This unique reference can help users locate a sign whose meaning they have forgotten, or help them find the meaning of a new sign they have just seen for the first time. It organizes more than 1,900 ASL signs by 40 basic handshapes and includes detailed descriptions on how to form these signs to represent the different English words that they might mean. Users can begin to track down a sign by determining whether it is formed with one hand or two. Further distinctions of handshape, palm orientation, location, movement, and nonmanual signals help them pinpoint their search while also refining their grasp of ASL syntax and grammar. A complete English word index provides the option of referring to an alphabetical listing of English terms to locate an equivalent sign or choice of signs.
This dictionary features:
- More than 1,900 sign illustrations, organized by handshape
- Complete index of English vocabulary for all signs
- An introduction to Deaf culture and ASL structure
The American Sign Language Handshape Dictionary is a one-of-a-kind resource for learning ASL and enhancing communication skills in both ASL and English.
Richard Tennant is a former mathematics teacher who has studied American Sign Language extensively and resides in Acra, NY.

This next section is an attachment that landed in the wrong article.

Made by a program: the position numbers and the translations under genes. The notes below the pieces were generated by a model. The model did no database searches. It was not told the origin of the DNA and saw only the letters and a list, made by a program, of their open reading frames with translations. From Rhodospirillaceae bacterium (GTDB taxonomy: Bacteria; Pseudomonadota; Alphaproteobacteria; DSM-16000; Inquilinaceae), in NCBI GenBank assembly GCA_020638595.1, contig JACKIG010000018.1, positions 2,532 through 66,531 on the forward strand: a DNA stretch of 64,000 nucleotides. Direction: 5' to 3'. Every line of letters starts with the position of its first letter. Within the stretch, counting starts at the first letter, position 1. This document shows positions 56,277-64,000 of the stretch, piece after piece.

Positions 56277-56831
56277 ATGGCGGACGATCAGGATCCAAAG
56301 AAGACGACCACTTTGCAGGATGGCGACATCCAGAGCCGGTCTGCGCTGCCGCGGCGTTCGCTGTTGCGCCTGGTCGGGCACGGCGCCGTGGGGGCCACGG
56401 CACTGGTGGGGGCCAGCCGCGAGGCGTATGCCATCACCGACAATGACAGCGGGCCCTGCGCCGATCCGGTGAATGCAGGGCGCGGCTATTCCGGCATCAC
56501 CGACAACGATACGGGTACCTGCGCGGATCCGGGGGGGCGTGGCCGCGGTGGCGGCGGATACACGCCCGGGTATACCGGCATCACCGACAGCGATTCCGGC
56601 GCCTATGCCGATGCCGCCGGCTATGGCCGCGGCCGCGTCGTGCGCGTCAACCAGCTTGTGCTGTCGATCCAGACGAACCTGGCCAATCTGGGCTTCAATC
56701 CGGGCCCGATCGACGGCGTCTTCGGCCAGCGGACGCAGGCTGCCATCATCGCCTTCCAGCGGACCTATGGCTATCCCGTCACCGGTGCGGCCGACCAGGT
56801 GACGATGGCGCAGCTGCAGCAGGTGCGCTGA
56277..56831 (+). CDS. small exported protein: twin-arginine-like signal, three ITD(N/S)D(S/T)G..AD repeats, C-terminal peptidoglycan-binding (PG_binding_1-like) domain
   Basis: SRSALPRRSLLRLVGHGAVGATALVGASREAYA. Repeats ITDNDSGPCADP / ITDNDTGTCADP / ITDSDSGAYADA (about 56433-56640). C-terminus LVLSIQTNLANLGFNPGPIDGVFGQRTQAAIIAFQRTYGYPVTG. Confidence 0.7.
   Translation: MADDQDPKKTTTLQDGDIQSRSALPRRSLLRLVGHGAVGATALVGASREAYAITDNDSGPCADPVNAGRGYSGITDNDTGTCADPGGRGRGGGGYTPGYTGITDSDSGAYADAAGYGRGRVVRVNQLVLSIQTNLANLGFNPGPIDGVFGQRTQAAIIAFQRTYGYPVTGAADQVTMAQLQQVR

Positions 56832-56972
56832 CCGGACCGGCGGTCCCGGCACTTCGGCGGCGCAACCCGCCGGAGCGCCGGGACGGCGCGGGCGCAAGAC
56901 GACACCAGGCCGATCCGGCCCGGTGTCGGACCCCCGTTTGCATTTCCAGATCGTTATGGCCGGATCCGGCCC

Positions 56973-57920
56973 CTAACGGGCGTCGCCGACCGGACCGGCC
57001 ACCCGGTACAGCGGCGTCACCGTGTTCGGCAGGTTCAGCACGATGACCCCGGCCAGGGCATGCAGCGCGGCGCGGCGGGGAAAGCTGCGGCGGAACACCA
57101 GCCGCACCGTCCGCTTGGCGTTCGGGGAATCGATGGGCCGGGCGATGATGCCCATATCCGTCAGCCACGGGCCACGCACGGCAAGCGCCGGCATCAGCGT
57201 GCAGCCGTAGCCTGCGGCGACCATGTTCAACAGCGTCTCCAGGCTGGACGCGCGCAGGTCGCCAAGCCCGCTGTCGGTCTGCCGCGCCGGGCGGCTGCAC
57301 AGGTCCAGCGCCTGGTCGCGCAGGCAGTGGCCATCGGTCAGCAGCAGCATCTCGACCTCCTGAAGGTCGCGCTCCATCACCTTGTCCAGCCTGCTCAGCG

Marianne Gluszak Brown is an American Sign Language Teacher’s Association (ASLTA) professionally certified interpreter and a child of deaf adults (Coda) who works in Palisades, NY.
“The second edition of The American Sign Language Handshape Dictionary is a handy reference. Recommended. Lower-level undergraduates through graduate students, general readers, and professionals.”— CHOICE
"This reference complements other ASL dictionaries by organizing signs by handshape rather than alphabetically by English word order. In so doing, it acts best as a recognition tool for the ASL learner, leading the user quickly to specific signs without having first to refer to an English-equivalent word. Multiple meanings of a single sign also allow deaf people to increase their English vocabulary. A worthwhile complement to a public or academic library collection."— Library Journal
"Look up the sign, find the word! It presents students, sign language teachers, and Deaf people alike with a genuinely innovative resource to hone communication skills in both ASL and English."— Deaf Life
"Every student of ASL should have this book. It would also be an excellent reference book for deaf students who want to create ABC stories, a popular form of ASL storytelling."— Kim B. Kurz, Journal of Deaf Studies and Deaf Education